Amit, with his usual military-precision approach, did the observation, calculation, and interpretation, by kneeling at the edge of the sump several times over the course of two days, using a measuring tape to check the rate of leakage. Left to itself, the water level reduced at the rate of several inches in a whole day. If we filled up the almost-empty overhead tank, approximately 500 lts reduced the water level by approximately two-and-a-half inches. Once the water level had reduced to a certain extent, the leak slowed down and stopped. Therefore, it was a big leak (not good) and it was near the top of the tank (good). The thing with it being near the top of the tank is, when the water level is somewhat below maximum, it won’t leak. But – we had a 15,000 lts tank built for a reason – so that we’d have sufficient water stored up to tide us through a dry period. If we couldn’t use the top so many inches, then effectively we were working with a much smaller tank. Besides… the inflow of water into the sump is controlled by a ball-and-cock arrangement. If the ball were low enough, water would come in. We can turn it off manually, but that’s clearly much too much headache.

There’s no option but to get it fixed.

You’d think that since the leak is near the top and the water level has already sunk below the leak, it should be easy enough to fix. Apparently, it’s not so. They will waterproof the entire tank, which means the entire tank must be emptied out. By our estimate, there must be about 7,000 lts of water in the tank even now. That’s almost a month of water. We could take a chance and finish the stored water in the normal course of events and then get the tank fixed, but that’s living on the thin edge. It could take more than three weeks to finish the water, even if we use it “freely” – by our standards. By that time, if the water supply situation turns bad, we can look forward to a long summer of tanker water. Right now it’s a little safer. The water board has been kind enough to supply us 42,000 lts in January. If we can get this work done in the next few days, then we only need 24,000 lts or so to give us a one month supply of water and fill the sump to capacity again.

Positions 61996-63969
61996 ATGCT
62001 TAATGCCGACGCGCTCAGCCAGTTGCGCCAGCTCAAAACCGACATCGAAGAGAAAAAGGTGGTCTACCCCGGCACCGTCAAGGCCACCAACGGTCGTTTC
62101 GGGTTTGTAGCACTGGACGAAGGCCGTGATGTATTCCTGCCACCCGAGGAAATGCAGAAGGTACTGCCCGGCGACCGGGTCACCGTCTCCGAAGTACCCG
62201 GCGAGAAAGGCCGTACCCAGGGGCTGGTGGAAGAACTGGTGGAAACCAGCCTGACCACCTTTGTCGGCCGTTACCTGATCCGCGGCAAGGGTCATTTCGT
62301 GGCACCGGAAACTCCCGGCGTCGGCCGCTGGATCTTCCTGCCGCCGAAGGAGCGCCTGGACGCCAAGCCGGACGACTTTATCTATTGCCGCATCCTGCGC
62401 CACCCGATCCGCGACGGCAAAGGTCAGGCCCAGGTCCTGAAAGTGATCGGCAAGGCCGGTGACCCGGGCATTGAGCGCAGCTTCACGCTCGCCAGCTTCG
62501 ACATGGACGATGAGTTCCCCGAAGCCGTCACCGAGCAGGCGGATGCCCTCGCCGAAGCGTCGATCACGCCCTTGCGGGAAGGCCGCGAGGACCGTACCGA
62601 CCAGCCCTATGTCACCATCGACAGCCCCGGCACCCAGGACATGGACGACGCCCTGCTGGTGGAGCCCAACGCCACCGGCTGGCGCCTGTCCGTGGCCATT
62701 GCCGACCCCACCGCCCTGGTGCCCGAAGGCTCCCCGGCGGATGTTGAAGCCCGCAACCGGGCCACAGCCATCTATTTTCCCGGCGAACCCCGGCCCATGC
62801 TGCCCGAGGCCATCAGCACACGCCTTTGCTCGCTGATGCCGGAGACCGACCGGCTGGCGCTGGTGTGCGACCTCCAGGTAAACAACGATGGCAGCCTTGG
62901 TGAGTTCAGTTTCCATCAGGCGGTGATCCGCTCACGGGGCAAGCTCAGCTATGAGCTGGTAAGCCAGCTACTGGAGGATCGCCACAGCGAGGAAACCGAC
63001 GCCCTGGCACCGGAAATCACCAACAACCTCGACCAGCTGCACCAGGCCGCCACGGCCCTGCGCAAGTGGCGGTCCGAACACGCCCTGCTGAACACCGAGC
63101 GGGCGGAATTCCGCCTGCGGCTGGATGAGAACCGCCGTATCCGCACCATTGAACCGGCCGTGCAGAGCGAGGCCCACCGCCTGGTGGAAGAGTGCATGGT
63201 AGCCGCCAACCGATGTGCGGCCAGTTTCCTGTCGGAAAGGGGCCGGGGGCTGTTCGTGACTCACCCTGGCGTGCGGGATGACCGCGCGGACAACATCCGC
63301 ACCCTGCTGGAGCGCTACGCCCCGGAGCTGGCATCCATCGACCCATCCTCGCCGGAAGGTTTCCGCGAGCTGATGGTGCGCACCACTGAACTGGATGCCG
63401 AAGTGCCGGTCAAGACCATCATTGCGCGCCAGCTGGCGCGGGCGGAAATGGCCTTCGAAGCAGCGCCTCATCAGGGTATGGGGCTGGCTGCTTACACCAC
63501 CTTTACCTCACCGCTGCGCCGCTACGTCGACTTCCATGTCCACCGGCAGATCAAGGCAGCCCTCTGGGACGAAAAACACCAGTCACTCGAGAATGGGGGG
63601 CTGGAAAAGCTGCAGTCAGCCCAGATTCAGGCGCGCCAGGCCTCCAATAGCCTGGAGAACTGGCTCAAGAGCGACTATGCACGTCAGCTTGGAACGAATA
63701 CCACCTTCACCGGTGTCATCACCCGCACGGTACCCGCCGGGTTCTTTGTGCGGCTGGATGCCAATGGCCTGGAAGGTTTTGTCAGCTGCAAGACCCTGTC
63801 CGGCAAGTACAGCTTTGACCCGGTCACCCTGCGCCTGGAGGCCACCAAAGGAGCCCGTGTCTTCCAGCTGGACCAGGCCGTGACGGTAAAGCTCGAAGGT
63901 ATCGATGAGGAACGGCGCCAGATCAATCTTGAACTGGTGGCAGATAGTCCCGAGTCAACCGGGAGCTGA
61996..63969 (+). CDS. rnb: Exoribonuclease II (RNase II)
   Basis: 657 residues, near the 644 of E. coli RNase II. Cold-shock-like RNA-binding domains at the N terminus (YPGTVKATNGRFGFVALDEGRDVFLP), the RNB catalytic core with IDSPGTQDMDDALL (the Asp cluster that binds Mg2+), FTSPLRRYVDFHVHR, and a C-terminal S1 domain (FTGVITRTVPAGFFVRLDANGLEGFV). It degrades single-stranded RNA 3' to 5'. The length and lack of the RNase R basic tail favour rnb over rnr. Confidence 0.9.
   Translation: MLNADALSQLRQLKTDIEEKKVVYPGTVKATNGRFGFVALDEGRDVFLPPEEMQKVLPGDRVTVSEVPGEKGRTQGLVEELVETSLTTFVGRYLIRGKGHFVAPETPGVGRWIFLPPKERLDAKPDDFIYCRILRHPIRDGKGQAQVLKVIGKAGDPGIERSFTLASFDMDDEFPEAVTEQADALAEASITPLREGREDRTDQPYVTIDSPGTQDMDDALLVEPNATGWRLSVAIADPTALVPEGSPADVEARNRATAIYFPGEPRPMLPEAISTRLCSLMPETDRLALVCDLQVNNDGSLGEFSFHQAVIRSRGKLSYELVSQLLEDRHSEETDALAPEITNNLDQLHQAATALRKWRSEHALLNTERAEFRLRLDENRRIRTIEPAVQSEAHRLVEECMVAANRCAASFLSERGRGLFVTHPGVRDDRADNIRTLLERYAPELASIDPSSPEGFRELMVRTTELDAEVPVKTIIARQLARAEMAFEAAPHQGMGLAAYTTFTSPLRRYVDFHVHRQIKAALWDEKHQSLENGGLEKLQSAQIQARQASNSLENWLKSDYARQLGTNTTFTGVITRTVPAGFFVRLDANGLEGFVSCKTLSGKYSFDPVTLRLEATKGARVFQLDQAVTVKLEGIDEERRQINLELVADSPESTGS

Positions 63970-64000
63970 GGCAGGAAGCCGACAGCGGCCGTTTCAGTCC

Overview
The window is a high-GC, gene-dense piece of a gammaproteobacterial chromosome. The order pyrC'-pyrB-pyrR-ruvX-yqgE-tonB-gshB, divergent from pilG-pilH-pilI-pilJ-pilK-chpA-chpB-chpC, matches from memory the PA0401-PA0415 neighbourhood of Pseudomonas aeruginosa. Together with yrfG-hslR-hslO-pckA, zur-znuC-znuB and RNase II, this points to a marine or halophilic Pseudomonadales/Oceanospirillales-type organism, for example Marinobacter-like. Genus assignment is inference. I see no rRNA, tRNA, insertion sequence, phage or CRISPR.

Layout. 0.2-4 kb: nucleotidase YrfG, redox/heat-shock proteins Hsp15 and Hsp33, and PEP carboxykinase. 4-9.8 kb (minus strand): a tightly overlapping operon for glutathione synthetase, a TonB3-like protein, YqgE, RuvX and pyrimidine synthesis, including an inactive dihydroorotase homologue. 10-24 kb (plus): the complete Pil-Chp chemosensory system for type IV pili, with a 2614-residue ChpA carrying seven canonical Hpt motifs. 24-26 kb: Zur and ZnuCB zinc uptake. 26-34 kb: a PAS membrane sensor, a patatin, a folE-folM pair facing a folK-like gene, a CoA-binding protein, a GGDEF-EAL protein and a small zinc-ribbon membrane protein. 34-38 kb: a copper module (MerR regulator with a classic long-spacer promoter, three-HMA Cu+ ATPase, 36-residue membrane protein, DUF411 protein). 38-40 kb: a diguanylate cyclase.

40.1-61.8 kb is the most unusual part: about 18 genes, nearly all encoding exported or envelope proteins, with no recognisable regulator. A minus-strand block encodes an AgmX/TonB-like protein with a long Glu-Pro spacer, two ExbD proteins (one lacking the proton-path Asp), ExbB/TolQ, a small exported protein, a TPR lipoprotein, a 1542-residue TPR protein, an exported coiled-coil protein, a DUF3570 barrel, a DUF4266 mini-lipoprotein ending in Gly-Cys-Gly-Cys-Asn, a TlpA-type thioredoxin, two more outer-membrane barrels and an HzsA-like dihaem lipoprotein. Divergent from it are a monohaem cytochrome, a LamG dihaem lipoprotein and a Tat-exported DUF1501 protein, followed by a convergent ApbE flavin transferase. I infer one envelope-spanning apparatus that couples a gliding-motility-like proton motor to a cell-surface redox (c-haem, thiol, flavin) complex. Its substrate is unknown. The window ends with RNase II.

So what we’re planning to do right now is, we are going to empty the sump. We are going to use as much as we can, store as much as we can in the overhead tank, a 300 lt supplementary rain water harvesting tank, and the 16 sq ft, 5 ft deep gray water tank, and run the rest of it out into the lawn. If we do this on Monday, as planned, it will be about 5000 lts of water going into my grass. The grass should be happy – if it doesn’t get flooded. Amit, of course, is in agony. He’s thinking about all sorts of ways to store that water for a couple of days. Buy another tank? But it will hold only 500 or maybe 1000 lts and where on earth will we keep it? Call for an empty water tanker and fill it up? But how do you get water into a water tanker? We’d have to use the pump to pump it all up to our overhead tank and then use the garden hose to draw it out of a tap in the garden. 5000 lts? Sounds crazy, right? And no water tanker is going to agree to wait around for 48 hours till our work gets done. Amit even thought of giving it away, but to whom? Our immediate neighbours get as much water as we do and are visibly far more wasteful of it, so why bother? Conserving water only makes sense if everyone works at it – if not, whatever we save is extravagantly wasted by the next person down the line.

I, of course, being a shallow and selfish person, have no problem letting the water go into my lawn. I wouldn’t do it if I didn’t have to, but since we do have to, it’s as good a use of it as any.

If anyone has a better solution, I’m all ears.

The Problem with the Solar System

February 21, 2013